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Aliteracy is the lack of interest in reading among literate people. Literacy programs usually focus on the problems of illiteracy and functional illiteracy, in which people have little to no reading ability. These problems are most significant in the developing world. Aliteracy, on the other hand, is most prominent in industrialized nations. The spread of electronic media is considered a leading factor in the waning influence of written literature.
For much of human history, illiteracy was widespread; only wealthy people and those in specialized occupations, such as the clergy, regularly learned to read. The advent of the printing press in the 15th century made written materials available to the public at large for the first time. By the 19th and 20th centuries, there were thousands of magazines, newspapers, and book publishers throughout the industrialized world. As written material was the primary means of communication, literacy was considered the foundation of a complete education. In the 1950s, television began to supplant the written word as a venue for information and entertainment, followed later by new electronic media such as the home computer.
By the early 1990s, computer use was spreading, a process that would only be hastened by the advent of the Internet. It was around this time that researchers began noticing the increasing trend of aliteracy. People were relying more and more on visual media for news, education, and recreation that had previously been provided by written literature. This was true even among teachers, editors, and others who relied on high literacy for their livelihoods. A 1999 survey found that less than half of the U.S. population made reading part of their daily routine.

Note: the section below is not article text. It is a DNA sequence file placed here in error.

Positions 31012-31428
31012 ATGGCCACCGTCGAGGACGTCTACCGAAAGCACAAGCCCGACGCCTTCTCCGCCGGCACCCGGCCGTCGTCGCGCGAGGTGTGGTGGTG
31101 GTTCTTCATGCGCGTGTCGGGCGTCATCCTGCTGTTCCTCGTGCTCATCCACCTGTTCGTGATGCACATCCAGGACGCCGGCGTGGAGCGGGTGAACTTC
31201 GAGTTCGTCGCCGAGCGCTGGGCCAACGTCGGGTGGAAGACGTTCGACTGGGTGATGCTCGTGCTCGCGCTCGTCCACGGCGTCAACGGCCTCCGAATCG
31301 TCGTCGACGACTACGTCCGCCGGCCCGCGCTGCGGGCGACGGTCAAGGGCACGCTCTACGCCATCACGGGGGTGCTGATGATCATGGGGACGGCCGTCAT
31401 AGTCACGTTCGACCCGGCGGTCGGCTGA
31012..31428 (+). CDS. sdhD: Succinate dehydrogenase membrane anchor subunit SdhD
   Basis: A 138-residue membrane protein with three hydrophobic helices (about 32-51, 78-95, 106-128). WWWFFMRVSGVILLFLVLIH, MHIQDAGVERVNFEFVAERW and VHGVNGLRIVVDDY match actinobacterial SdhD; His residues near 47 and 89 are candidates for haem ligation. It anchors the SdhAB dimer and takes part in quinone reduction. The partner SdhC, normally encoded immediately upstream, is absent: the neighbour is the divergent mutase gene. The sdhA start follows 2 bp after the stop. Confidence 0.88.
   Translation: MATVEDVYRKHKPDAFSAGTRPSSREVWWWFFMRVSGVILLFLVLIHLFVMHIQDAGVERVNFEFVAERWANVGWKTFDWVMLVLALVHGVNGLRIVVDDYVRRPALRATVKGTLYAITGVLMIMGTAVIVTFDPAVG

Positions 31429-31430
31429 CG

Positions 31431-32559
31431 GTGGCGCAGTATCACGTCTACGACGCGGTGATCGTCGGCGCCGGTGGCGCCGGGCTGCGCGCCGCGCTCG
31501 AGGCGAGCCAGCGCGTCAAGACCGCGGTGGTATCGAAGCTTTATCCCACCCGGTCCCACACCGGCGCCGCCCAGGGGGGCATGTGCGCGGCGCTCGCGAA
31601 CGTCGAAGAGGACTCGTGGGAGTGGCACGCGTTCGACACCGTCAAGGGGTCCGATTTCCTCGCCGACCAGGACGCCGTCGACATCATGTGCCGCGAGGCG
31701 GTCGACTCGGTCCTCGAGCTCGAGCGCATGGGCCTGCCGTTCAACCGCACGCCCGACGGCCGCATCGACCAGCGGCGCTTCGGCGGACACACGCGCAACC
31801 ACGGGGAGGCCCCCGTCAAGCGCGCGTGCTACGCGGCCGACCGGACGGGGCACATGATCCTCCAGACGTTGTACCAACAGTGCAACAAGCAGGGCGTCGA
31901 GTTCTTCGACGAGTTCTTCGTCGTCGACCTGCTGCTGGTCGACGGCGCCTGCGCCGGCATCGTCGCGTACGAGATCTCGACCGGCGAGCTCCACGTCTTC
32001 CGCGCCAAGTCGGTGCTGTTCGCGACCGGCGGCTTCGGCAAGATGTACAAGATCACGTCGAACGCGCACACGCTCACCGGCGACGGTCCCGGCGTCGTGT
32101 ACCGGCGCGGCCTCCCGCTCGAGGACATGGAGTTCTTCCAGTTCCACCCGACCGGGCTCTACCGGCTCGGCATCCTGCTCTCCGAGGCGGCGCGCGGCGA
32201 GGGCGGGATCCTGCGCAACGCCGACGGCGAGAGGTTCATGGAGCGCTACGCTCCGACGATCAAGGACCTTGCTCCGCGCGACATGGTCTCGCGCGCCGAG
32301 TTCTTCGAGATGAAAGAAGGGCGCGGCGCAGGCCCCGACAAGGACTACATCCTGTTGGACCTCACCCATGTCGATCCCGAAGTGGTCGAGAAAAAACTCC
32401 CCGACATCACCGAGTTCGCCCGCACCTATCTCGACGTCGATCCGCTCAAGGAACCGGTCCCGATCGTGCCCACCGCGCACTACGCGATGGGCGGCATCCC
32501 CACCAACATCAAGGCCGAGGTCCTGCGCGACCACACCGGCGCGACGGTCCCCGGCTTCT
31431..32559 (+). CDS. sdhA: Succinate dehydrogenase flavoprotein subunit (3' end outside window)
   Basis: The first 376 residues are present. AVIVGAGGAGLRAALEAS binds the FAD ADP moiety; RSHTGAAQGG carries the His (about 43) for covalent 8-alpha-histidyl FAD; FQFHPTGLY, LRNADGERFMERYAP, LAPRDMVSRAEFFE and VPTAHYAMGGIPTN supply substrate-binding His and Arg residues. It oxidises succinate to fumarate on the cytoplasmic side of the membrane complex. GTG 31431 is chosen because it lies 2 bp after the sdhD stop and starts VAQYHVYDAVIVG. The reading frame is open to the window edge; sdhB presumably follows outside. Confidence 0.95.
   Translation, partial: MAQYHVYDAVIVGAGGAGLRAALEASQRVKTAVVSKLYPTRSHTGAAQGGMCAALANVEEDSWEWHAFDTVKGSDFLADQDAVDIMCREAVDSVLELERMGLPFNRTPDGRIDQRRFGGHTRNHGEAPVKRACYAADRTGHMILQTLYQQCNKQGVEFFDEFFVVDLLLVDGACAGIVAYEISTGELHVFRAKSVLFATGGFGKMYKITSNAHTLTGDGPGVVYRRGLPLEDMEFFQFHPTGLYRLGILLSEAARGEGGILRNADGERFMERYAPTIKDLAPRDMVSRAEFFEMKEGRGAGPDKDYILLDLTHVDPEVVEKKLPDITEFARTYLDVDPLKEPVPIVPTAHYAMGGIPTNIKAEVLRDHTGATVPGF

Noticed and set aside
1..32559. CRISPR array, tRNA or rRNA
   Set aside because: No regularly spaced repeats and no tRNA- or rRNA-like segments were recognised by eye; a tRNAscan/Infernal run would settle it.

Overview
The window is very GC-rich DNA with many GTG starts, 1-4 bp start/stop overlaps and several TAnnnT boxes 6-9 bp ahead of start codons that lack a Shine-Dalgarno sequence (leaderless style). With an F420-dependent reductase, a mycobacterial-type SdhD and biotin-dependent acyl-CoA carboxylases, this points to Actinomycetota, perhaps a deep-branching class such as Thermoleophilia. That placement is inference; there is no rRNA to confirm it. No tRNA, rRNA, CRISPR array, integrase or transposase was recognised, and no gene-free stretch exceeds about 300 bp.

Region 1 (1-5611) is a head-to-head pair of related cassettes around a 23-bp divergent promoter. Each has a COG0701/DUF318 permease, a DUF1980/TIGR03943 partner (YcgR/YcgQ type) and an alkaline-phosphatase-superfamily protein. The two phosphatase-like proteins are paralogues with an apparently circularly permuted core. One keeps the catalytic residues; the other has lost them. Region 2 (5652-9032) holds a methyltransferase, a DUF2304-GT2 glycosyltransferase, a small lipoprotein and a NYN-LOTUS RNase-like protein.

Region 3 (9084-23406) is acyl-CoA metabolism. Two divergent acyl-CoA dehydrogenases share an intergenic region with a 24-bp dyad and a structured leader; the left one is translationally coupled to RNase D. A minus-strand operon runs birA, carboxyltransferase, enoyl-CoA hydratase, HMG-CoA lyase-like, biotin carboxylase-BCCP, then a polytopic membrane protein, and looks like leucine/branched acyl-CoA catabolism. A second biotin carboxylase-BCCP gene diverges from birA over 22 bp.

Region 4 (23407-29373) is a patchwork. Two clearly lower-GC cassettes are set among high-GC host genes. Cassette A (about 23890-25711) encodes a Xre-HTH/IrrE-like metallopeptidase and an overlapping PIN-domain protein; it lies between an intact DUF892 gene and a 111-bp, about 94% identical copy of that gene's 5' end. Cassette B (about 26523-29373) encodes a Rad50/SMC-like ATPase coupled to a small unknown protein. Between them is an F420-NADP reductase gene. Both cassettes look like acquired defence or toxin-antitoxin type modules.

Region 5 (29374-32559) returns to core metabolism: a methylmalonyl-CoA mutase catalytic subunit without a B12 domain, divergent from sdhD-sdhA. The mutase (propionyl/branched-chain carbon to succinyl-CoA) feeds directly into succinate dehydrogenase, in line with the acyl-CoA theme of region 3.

In a world that offers a wide variety of visual and electronic alternatives to reading, aliteracy continues to rise. Many of these alternatives provide the same information as their written counterparts, such as audiobooks or films based on popular novels. Social networking websites emphasize brief written messages, often dispensing with standard conventions of grammar in the process. The runaway popularity of J.K. Rowling’s Harry Potter book series spurred interest in recreational reading among young people at the dawn of the 21st century. This was not, however, sufficient to save the Borders bookstore chain, which closed 700 stores and filed for bankruptcy in 2011.
Advocates of reading offer suggestions to combat aliteracy. Educators should emphasize the pleasure of reading rather than the dry acquisition of information encouraged by many schools. Technical aspects of reading, such as sentence diagrams, should be left to language professionals; these only serve to make reading seem dull and complicated. Most importantly, parents should read to their children and be seen reading for pleasure themselves. People who do not develop the love of reading in their early home environments are not likely to have strong interests in literature in later life.
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